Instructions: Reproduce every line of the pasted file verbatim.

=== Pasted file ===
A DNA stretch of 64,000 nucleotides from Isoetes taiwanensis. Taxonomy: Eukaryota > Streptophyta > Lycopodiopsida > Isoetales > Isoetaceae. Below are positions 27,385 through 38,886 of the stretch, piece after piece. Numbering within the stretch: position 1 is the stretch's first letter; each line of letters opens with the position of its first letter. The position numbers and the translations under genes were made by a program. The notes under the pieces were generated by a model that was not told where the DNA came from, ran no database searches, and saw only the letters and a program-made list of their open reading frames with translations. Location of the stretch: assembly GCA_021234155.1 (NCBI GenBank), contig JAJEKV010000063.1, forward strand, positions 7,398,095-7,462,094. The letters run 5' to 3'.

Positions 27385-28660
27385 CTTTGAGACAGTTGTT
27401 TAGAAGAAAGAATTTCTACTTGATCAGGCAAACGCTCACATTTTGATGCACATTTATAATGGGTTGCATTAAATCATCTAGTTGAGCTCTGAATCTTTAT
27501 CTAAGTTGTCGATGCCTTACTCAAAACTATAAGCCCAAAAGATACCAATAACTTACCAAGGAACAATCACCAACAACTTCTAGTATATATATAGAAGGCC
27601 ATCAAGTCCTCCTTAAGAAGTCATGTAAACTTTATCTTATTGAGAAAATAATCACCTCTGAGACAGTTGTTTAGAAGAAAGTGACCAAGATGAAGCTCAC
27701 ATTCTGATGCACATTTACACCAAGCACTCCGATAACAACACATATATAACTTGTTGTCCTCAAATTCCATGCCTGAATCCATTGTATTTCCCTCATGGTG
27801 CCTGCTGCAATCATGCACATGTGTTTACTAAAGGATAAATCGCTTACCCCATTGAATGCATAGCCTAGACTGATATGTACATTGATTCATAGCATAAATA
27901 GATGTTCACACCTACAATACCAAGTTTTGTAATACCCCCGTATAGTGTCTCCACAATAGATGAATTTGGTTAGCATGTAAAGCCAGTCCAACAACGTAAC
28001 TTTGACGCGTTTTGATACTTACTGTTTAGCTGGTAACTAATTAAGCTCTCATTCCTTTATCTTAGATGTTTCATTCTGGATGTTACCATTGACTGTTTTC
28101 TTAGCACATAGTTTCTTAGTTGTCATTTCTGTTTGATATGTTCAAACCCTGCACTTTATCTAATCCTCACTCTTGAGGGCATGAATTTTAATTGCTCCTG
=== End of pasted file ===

A DNA stretch of 64,000 nucleotides from Isoetes taiwanensis. Taxonomy: Eukaryota > Streptophyta > Lycopodiopsida > Isoetales > Isoetaceae. Below are positions 27,385 through 38,886 of the stretch, piece after piece. Numbering within the stretch: position 1 is the stretch's first letter; each line of letters opens with the position of its first letter. The position numbers and the translations under genes were made by a program. The notes under the pieces were generated by a model that was not told where the DNA came from, ran no database searches, and saw only the letters and a program-made list of their open reading frames with translations. Location of the stretch: assembly GCA_021234155.1 (NCBI GenBank), contig JAJEKV010000063.1, forward strand, positions 7,398,095-7,462,094. The letters run 5' to 3'.

Positions 27385-28660
27385 CTTTGAGACAGTTGTT
27401 TAGAAGAAAGAATTTCTACTTGATCAGGCAAACGCTCACATTTTGATGCACATTTATAATGGGTTGCATTAAATCATCTAGTTGAGCTCTGAATCTTTAT
27501 CTAAGTTGTCGATGCCTTACTCAAAACTATAAGCCCAAAAGATACCAATAACTTACCAAGGAACAATCACCAACAACTTCTAGTATATATATAGAAGGCC
27601 ATCAAGTCCTCCTTAAGAAGTCATGTAAACTTTATCTTATTGAGAAAATAATCACCTCTGAGACAGTTGTTTAGAAGAAAGTGACCAAGATGAAGCTCAC
27701 ATTCTGATGCACATTTACACCAAGCACTCCGATAACAACACATATATAACTTGTTGTCCTCAAATTCCATGCCTGAATCCATTGTATTTCCCTCATGGTG
27801 CCTGCTGCAATCATGCACATGTGTTTACTAAAGGATAAATCGCTTACCCCATTGAATGCATAGCCTAGACTGATATGTACATTGATTCATAGCATAAATA
27901 GATGTTCACACCTACAATACCAAGTTTTGTAATACCCCCGTATAGTGTCTCCACAATAGATGAATTTGGTTAGCATGTAAAGCCAGTCCAACAACGTAAC
28001 TTTGACGCGTTTTGATACTTACTGTTTAGCTGGTAACTAATTAAGCTCTCATTCCTTTATCTTAGATGTTTCATTCTGGATGTTACCATTGACTGTTTTC
28101 TTAGCACATAGTTTCTTAGTTGTCATTTCTGTTTGATATGTTCAAACCCTGCACTTTATCTAATCCTCACTCTTGAGGGCATGAATTTTAATTGCTCCTG